The process of actually paying your taxes is comically difficult in the United States. This is not an accident.
That said, even if you do understand and appreciate the role of the government in your life, the process of actually paying your taxes is comically difficult in the United States. This is not an accident. Indeed, while many may be familiar with the idea of a nudge, the complexity of tax filing can be thought of as an example of nudge’s evil little brother—a “sludge.” That is, filing taxes is a process that is (arguably intentionally) more complicated, confusing, redundant, and annoying than it needs to be. For example, much of the information you provide when filing your taxes is information the federal government already has, from your name and address to your salary (in the comfortable majority of cases). Given that, why can’t tax filing be made simpler, by eliminating redundancies and making forms less confusing? Surely that would save all of us time and money.
The reality is that (at least) two politically powerful groups have a vested interest in making tax filing as “sludgy” as possible: tax preparers and anti-tax interest groups intent on lowering taxes. Why? Well, tax preparers clearly benefit from an intentionally complicated tax filing process—it is good for business. In 2003, the IRS cut a deal with tax preparation companies like Intuit (TurboTax) and H&R Block, whereby it agreed to not create their own free filing system if those companies provided a free-filing option for lower-income Americans. Earlier this year the agreement was almost made permanent by Congress after lobbying by these same interest groups. This proposal should worry taxpayers. ProPublica recently uncovered the ways TurboTax and H&R Block actively hid free file options in search results. With only 3 percent of eligible filers taking advantage of the free file option, this might explain the exceptionally low take up rate.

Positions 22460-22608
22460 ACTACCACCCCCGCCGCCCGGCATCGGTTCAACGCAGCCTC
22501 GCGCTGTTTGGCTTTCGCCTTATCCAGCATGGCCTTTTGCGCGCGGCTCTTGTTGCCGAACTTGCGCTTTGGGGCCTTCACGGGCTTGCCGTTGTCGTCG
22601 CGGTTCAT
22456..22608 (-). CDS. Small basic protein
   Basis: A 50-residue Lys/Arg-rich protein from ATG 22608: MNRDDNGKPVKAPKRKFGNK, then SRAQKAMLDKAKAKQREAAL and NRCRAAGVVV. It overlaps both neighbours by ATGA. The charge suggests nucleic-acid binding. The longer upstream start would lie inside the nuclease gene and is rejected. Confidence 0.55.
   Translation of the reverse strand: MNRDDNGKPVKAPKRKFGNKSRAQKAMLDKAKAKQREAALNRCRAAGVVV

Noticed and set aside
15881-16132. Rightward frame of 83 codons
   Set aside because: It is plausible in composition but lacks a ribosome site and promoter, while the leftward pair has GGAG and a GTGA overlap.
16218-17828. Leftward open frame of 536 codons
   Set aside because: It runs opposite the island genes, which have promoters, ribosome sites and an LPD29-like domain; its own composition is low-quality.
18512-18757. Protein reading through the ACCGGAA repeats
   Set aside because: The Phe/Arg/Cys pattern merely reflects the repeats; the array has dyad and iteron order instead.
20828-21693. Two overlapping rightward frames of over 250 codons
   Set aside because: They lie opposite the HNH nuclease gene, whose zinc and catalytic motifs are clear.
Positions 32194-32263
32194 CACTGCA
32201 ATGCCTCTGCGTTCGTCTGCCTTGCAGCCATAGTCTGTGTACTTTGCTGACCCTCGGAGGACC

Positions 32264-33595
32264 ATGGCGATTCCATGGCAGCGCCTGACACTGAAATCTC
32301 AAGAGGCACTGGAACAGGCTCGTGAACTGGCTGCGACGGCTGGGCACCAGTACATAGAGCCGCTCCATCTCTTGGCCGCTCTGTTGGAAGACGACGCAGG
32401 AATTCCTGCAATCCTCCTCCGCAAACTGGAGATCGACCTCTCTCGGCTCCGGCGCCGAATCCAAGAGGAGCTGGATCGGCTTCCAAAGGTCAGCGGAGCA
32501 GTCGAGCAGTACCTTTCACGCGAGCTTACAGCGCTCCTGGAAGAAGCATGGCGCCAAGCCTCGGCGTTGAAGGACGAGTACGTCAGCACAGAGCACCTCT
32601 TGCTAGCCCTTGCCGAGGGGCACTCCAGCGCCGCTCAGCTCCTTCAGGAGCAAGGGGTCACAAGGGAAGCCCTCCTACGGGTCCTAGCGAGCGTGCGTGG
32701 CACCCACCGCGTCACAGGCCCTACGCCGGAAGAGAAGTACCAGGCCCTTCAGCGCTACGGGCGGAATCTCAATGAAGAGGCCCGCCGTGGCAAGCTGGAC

Meanwhile, anti-tax lobbyists (like Grover Norquist) also benefit from the sludges gumming up the tax filing system. Specifically, when taxes are more frustrating, people are more opposed to the general idea of taxation. This drives movements to reduce taxes more and more, achieving the aims of the anti-tax lobbyists, but not necessarily those of the American people at large.
When taxes are more frustrating, people are more opposed to the general idea of taxation. This drives movements to reduce taxes more and more, achieving the aims of the anti-tax lobbyists, but not necessarily those of the American people at large.
In short, social science research tells us that at least part of our tax aversion stems from the opacity of government processes and the pernicious effect of sludges in the way we file taxes in the United States. To make matters worse, there are powerful special interest groups who are keen to keep the system opaque and sludgy.
It does not have to be this way. We could do more as a nation to make clear to citizens what their tax money is used for. Indeed, a better understanding of where tax money goes may help people appreciate what the government does and identify areas of wasteful spending where it exists. And surely simplifying the tax filing process through public policy, including offering easier free filing and autocompletion for simple returns (as proposed by presidential candidate Elizabeth Warren, for example) could represent a huge improvement in our collective quality of life. April 15 need not be Americans’ least favorite day of the year—if our leaders can make taxes more transparent and easier to file, it could just be another sunny spring day.